Maryland officials have been allocating most COVID-19 vaccine doses designated for the state’s two mass vaccination sites to Six Flags America in Prince George’s County rather than the Baltimore Convention Center, the state health department confirmed Tuesday.
The two sites together receive about 16,000 of Maryland’s 88,000 total doses a week. About 2,000 people have been getting vaccinated each day at the Bowie amusement park, while about 400 people have been rolling up their sleeves daily at the convention center, according to Maryland Department of Health spokesman Charles Gischlar.
Gischlar said the health department has begun sending more vaccine doses to the convention center, which vaccinated about 1,000 people Tuesday and is expected to continue at that daily rate on average. That’s about half the volume at Six Flags.
He noted that a mass vaccination site will open Feb. 25 at M&T Bank Stadium in Baltimore, which will have a larger capacity for immunizations. The convention center also houses a COVID-19 testing center, as well as a field hospital.
In the meantime, Baltimore officials and state lawmakers are questioning the difference in allotment, calling it a disparity that gives preference to more affluent Marylanders.
People in 22 out of Maryland’s 24 jurisdictions have claimed appointments at the Prince George’s County clinic, strategically located to serve a majority Black region of the state’s population, acting Health Secretary Dennis R. Schrader said Monday during a state Senate vaccine oversight committee meeting. Thousands of appointments have been booked up in a matter of minutes there.
Schrader acknowledged that residents from Montgomery County had secured about 3,330 of the amusement park’s first 12,000 appointments, with the next highest percentage of people commuting from Howard County.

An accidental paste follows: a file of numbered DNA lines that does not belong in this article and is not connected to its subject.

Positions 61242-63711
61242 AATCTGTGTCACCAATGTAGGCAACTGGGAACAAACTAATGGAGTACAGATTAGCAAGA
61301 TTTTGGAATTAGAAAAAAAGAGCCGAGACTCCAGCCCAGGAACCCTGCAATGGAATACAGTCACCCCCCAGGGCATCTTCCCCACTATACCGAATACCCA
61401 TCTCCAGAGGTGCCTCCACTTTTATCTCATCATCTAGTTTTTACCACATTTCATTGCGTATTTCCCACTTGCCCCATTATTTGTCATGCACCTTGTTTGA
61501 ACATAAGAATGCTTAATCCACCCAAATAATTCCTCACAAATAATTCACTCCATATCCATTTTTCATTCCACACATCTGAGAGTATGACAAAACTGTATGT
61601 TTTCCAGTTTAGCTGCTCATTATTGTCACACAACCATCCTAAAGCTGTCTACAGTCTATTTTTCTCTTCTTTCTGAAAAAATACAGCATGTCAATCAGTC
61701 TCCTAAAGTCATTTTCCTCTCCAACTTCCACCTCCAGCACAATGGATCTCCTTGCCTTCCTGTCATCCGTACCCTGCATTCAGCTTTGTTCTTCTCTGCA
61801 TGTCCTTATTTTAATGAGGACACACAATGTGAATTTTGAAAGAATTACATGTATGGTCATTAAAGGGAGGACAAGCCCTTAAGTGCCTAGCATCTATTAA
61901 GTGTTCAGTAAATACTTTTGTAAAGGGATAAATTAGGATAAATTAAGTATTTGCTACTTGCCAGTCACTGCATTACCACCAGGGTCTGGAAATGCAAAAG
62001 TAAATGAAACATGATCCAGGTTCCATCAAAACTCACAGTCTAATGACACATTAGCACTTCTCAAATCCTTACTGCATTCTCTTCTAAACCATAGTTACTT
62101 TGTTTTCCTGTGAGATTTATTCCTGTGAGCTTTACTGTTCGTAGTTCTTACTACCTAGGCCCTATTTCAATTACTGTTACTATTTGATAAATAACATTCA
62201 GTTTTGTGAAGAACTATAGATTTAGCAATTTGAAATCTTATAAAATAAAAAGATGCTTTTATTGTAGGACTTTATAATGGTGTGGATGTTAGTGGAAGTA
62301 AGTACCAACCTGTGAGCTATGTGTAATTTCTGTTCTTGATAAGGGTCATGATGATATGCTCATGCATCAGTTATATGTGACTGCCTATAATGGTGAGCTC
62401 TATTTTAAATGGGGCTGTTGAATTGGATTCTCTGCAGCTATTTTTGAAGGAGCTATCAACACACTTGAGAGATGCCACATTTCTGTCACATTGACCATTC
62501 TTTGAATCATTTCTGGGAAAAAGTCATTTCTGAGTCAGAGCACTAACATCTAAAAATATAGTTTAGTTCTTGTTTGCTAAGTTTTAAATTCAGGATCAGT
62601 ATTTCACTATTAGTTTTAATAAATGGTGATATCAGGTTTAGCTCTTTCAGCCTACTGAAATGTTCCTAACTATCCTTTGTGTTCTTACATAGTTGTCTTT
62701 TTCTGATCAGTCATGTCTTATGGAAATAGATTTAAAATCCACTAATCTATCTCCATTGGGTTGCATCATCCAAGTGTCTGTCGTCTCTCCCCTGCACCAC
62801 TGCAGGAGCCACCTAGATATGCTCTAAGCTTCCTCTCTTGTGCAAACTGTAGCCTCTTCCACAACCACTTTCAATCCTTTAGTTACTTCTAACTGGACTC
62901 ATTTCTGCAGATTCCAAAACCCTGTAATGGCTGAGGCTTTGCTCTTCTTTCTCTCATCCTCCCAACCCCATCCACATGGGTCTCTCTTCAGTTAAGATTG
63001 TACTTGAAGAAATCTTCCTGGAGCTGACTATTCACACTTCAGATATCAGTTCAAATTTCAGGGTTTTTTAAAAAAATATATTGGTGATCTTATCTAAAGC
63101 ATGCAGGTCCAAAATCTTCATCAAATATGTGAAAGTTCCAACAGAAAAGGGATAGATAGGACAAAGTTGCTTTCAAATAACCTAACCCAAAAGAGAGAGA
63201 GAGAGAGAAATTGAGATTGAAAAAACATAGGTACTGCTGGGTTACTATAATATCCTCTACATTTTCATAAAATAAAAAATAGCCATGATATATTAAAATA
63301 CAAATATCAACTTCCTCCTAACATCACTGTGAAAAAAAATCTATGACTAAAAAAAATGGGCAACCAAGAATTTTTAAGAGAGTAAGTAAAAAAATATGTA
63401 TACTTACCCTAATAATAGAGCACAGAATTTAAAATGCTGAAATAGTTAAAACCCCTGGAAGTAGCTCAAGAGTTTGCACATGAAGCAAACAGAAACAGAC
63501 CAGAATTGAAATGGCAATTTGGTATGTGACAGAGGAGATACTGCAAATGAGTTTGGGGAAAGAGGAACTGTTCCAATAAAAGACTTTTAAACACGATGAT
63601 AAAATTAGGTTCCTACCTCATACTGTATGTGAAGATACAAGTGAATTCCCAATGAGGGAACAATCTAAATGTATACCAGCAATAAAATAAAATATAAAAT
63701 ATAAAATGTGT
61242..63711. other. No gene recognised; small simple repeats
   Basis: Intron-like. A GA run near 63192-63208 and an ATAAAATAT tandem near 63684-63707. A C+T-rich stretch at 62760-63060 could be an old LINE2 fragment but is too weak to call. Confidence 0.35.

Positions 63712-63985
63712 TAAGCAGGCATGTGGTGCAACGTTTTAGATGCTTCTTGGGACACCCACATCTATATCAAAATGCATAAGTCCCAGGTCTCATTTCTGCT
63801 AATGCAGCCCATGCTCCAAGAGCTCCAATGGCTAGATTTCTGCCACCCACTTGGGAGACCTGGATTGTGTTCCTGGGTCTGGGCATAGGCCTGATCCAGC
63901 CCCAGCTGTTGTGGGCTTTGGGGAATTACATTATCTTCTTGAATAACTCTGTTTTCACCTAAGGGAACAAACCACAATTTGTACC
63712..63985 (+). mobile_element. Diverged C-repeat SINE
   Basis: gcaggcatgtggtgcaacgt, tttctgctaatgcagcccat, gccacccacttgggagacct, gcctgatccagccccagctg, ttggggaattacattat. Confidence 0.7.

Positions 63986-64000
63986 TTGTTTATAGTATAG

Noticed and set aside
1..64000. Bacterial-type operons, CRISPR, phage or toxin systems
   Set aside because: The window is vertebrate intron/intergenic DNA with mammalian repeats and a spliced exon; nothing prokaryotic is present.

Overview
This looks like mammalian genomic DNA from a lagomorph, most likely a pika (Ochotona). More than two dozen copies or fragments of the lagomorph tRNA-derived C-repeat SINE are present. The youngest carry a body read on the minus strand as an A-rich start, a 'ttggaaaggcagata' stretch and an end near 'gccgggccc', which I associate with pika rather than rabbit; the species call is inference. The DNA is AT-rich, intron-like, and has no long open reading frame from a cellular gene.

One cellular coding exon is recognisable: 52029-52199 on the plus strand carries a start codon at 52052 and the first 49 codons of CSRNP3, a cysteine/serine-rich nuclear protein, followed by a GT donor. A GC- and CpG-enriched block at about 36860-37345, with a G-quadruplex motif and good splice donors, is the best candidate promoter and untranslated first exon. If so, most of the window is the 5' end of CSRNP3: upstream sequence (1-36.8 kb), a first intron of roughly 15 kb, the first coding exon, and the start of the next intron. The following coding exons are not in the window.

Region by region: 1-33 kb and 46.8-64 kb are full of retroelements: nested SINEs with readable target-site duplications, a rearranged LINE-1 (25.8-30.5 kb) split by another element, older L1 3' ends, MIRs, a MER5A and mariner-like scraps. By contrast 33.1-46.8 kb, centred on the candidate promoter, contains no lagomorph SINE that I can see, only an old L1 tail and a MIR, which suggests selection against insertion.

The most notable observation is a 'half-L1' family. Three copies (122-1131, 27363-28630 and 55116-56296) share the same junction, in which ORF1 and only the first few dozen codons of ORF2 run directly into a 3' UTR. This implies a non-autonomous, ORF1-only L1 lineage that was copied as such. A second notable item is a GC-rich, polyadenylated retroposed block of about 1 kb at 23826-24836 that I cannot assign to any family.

Democratic State Sen. Clarence Lam, a physician who represents Baltimore and Howard counties, said Six Flags’ output comes at the expense of people from low-income backgrounds and without digital fluency, as well as those who don’t have cars.
“Taking doses ... from local hospitals and health departments that really know their counties and delivering them to another county that isn’t even serving that county seems inequitable,” Lam said. “Folks in Sandtown [in West Baltimore] are not even going to make it to the convention center, let alone Six Flags.”
Democratic Baltimore City Council President Nick J. Mosby agreed. “What data show time and time again is that the state’s methodology for distributing the vaccine is leaving behind Maryland’s most vulnerable residents,” Mosby said. “If you are an 80-year-old woman in West Baltimore who does not have a computer, who has underlying health issues and has been secluded, you are desperately wanting this vaccine. But how do you get it?”
The Prince George’s County mass vaccination site has been touted by top Maryland officials as an example of the state’s ability to efficiently and equitably get shots into arms.
Schrader said the flood of bookings made there shows the benefits of a decentralized approach to vaccination, where people can choose to go wherever is most comfortable and convenient.
“What we’re learning is the migration patterns of people from county to county. We can’t control that,” Schrader told lawmakers Monday. “That’s the human behavior.
“On the front end, though, we are allocating equitably to the counties ... But we can’t control if Howard County residents go to Six Flags. We’re not going to stop them.”